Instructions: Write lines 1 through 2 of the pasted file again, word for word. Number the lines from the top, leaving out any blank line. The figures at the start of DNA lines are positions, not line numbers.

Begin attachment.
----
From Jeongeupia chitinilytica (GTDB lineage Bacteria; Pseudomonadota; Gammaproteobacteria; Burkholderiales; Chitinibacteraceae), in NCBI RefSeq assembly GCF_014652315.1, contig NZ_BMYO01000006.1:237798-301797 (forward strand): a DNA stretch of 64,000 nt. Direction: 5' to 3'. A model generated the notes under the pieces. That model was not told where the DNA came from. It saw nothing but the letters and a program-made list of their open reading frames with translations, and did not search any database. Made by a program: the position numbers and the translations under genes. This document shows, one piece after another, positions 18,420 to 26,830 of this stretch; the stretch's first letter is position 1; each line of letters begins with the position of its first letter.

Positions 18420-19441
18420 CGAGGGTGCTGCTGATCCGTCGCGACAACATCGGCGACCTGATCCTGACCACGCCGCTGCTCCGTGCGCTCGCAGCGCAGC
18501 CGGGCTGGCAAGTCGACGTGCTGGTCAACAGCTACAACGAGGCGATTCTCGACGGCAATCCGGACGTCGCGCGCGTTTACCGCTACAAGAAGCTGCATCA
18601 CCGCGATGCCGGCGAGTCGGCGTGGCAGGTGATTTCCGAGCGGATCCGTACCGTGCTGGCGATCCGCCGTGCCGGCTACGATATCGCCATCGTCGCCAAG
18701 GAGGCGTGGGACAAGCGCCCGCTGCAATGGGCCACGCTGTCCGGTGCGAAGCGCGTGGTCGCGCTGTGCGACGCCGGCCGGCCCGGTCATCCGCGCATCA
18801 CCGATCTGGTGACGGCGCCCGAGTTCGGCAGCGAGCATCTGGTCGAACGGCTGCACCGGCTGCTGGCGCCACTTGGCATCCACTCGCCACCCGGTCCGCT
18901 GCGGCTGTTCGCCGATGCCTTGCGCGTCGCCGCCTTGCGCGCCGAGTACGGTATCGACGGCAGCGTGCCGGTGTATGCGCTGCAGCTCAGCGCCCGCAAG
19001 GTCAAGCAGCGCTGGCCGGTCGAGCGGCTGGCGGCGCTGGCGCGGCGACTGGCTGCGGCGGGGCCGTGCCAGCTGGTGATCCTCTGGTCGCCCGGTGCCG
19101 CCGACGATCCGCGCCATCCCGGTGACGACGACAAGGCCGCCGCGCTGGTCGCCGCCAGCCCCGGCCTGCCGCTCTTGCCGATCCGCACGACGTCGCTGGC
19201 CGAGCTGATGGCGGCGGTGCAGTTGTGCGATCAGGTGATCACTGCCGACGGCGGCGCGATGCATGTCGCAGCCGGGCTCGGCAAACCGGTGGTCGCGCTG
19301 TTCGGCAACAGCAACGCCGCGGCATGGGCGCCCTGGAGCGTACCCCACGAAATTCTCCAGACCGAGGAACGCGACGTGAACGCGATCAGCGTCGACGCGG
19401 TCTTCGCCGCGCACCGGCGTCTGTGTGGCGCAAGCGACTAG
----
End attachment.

From Jeongeupia chitinilytica (GTDB lineage Bacteria; Pseudomonadota; Gammaproteobacteria; Burkholderiales; Chitinibacteraceae), in NCBI RefSeq assembly GCF_014652315.1, contig NZ_BMYO01000006.1:237798-301797 (forward strand): a DNA stretch of 64,000 nt. Direction: 5' to 3'. A model generated the notes under the pieces. That model was not told where the DNA came from. It saw nothing but the letters and a program-made list of their open reading frames with translations, and did not search any database. Made by a program: the position numbers and the translations under genes. This document shows, one piece after another, positions 18,420 to 26,830 of this stretch; the stretch's first letter is position 1; each line of letters begins with the position of its first letter.

Positions 18420-19441